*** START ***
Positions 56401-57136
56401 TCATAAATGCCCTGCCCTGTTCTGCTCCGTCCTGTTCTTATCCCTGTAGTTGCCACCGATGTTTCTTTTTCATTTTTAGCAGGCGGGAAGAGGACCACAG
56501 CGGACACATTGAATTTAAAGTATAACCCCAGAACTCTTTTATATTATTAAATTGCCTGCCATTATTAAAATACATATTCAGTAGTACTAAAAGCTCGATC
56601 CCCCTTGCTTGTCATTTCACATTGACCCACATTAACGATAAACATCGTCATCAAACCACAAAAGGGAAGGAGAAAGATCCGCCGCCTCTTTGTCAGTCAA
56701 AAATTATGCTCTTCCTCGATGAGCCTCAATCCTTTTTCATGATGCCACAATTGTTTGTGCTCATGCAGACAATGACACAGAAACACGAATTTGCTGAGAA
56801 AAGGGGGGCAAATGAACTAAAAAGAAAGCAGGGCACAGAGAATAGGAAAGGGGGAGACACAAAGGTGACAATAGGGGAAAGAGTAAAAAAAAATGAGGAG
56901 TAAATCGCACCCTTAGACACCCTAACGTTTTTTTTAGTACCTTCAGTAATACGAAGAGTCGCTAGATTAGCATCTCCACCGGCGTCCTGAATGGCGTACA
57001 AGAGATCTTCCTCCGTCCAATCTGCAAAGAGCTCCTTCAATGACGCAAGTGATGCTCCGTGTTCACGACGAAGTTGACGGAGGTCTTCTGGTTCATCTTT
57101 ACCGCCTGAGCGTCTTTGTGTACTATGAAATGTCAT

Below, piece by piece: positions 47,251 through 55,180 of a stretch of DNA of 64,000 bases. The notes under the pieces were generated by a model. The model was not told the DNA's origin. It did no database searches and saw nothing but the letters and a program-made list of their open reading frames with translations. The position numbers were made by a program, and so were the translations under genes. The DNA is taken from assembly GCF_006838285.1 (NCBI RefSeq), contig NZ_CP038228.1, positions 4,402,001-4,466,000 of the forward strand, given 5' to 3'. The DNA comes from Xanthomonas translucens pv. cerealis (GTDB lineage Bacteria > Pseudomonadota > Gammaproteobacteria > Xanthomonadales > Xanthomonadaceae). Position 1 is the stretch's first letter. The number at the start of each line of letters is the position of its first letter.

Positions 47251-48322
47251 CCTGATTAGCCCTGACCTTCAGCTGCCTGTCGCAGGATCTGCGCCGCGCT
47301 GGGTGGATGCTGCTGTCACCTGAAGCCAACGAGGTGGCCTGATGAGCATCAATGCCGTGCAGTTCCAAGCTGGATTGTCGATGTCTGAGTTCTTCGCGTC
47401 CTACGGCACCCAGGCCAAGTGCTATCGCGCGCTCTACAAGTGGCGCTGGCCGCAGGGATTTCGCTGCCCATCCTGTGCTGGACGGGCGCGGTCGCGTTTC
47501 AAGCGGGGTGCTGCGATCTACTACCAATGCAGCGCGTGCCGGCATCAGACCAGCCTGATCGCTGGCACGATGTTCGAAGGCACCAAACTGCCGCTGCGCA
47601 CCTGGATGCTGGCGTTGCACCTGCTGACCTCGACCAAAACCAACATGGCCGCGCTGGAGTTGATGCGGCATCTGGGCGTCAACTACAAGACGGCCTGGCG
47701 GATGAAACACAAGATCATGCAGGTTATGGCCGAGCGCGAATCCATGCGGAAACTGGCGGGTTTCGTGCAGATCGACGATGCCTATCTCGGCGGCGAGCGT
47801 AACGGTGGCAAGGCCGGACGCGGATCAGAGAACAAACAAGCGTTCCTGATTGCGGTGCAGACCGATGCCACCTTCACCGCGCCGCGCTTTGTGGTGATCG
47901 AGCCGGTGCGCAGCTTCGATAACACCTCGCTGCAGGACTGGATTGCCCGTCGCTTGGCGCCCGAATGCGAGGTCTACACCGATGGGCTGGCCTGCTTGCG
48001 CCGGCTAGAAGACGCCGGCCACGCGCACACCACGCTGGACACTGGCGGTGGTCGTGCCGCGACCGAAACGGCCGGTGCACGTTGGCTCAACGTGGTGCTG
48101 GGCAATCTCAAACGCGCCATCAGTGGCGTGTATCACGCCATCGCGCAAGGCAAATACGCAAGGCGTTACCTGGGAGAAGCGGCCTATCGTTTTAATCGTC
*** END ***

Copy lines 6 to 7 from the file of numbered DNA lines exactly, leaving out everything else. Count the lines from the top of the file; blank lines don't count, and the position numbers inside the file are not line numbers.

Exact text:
56801 AAGGGGGGCAAATGAACTAAAAAGAAAGCAGGGCACAGAGAATAGGAAAGGGGGAGACACAAAGGTGACAATAGGGGAAAGAGTAAAAAAAAATGAGGAG
56901 TAAATCGCACCCTTAGACACCCTAACGTTTTTTTTAGTACCTTCAGTAATACGAAGAGTCGCTAGATTAGCATCTCCACCGGCGTCCTGAATGGCGTACA